Following are excerpts from President Bush's speech last night to the annual dinner here of the Reserve Officers Association of the United States:

Tonight, after one week of allied operations, I am pleased to report that operation Desert Storm is right on schedule. . . .

We've dealt a severe setback to {Iraqi leader} Saddam {Hussein}'s nuclear ambitions. Our pinpoint attacks have put Saddam out of the nuclear bomb-building business for a long time to come. Allied aircraft enjoy air superiority, and we are using that superiority to systematically deprive Saddam of his ability to wage war effectively.

We are knocking out many of their key airfields. We're hitting their early-warning radars with great success. We are severely degrading their air defenses. The main danger to allied aircraft now comes from some 20,000 antiaircraft guns in the Baghdad area alone. And let me say: I am proud of the way our aviators are carrying out their tasks. In head-to-head combat, our jet fighters have destroyed 19 Iraqi jets. And they have hit, at most, one American jet in aerial combat.

Step by step, we are making progress towards the objectives that have guided the world's response since August 2nd: The liberation of Kuwait and the restoration of stability and security in the Gulf. And there can be no doubt: Operation Desert Storm is working. There can be no pause now that Saddam has forced the world into war. We will stay the course, and we will succeed, all the way.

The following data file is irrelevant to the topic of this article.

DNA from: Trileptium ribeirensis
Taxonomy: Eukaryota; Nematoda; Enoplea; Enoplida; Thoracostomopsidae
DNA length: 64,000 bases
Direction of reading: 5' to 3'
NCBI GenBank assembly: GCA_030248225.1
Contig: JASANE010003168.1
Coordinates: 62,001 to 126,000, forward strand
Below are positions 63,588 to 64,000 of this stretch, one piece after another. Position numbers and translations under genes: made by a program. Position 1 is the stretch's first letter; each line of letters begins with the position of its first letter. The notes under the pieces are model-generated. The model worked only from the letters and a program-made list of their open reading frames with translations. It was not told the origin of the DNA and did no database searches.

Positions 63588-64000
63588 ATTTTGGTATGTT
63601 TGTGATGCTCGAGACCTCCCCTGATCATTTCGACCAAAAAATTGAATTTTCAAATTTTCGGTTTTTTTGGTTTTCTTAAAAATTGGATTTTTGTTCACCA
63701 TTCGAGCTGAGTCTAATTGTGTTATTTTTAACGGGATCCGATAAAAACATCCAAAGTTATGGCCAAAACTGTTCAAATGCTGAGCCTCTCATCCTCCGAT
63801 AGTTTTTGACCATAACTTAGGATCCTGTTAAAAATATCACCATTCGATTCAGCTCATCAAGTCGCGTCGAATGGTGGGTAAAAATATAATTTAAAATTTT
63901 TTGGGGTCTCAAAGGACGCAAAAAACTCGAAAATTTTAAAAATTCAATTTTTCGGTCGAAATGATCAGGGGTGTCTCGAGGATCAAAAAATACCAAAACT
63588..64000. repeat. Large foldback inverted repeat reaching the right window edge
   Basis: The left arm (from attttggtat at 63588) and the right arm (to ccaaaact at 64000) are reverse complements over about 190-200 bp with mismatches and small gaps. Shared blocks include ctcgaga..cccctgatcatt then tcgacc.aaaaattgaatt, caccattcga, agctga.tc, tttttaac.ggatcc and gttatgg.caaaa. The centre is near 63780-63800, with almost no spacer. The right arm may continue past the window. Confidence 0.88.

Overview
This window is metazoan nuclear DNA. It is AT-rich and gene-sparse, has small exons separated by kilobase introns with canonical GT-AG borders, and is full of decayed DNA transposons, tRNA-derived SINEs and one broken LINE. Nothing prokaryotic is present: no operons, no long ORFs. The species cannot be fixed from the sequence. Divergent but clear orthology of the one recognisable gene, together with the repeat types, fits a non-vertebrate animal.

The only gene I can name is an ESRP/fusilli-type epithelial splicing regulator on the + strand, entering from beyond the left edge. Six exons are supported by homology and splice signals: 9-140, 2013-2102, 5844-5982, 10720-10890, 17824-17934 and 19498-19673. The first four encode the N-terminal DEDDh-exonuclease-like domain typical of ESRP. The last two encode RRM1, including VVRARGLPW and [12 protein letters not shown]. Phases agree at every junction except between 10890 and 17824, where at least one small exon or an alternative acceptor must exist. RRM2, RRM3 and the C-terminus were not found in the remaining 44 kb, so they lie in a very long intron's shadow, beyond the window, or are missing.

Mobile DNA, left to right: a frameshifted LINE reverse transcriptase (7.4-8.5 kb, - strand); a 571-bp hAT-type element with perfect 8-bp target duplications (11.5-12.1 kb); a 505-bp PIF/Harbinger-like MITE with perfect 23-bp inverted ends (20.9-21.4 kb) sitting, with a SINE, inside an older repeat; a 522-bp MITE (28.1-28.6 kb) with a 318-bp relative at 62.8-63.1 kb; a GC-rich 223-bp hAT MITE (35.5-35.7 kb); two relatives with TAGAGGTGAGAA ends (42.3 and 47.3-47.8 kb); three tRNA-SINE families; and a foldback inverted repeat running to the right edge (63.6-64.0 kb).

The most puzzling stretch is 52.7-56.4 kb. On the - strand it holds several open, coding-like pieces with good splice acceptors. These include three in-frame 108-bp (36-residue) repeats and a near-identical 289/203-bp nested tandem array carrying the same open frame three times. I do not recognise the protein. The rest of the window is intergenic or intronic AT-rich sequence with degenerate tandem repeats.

As I said on the third day of this campaign, war is never cheap or easy. . . . There will be setbacks, there will be more sacrifices. But . . . I have every reason to be very pleased with our progress to date.

Saddam has sickened the world with his use of Scud missiles -- those inaccurate bombs that indiscriminately strike at cities and innocent civilians in both Israel and Saudi Arabia. These weapons are nothing more than tools of terror, and they do nothing but strengthen our resolve to act against a dictator unmoved by human decency.

Prime Minister John Major of the United Kingdom said it well yesterday. Saddam, he said, "may yet become a target of his own people. . . . This man is amoral. He takes hostages, he attacks population centers, he threatens prisoners. He's a man without pity, and whatever his fate may be . . . I for one will not weep for him."

No one should weep for this tyrant when he is brought to justice. No one, anywhere in the world.

I watched, along with all of you, that repulsive parade of our American airmen on Iraqi television -- one more proof of the savagery of Saddam. But I knew, as they read their prepared statements criticizing this country, that those were false words, forced on them by their captors. One American pilot was asked why he was sure the pilots were coerced, their statements false. And he said: "I know that . . . because these guys are Americans."

He could well have said the same thing about the other pilots being held -- from Britain, Italy and Kuwait -- all men of courage and valor too.

Tonight, I repeat my pledge to you and to all Americans: This will not be another Vietnam. Never again will our armed forces be sent out to do a job with one hand tied behind their back. They will continue to have the support they need to get the job done -- get it done quickly and with as little loss of life as possible.

And that support is not just military but moral . . . . When the brave men and women of Desert Storm return home, they will return to the love and respect of a grateful nation. . . .

And that is where I will close -- with the aim of protecting American lives, and seeing the heroes of Desert Storm return home safe and sound. All life is precious -- whether it's the life of an American pilot or an Iraqi child. And yet if life is precious, so too are the living principles of liberty and peace . . . principles that you and your comrades on duty tonight have pledged to defend.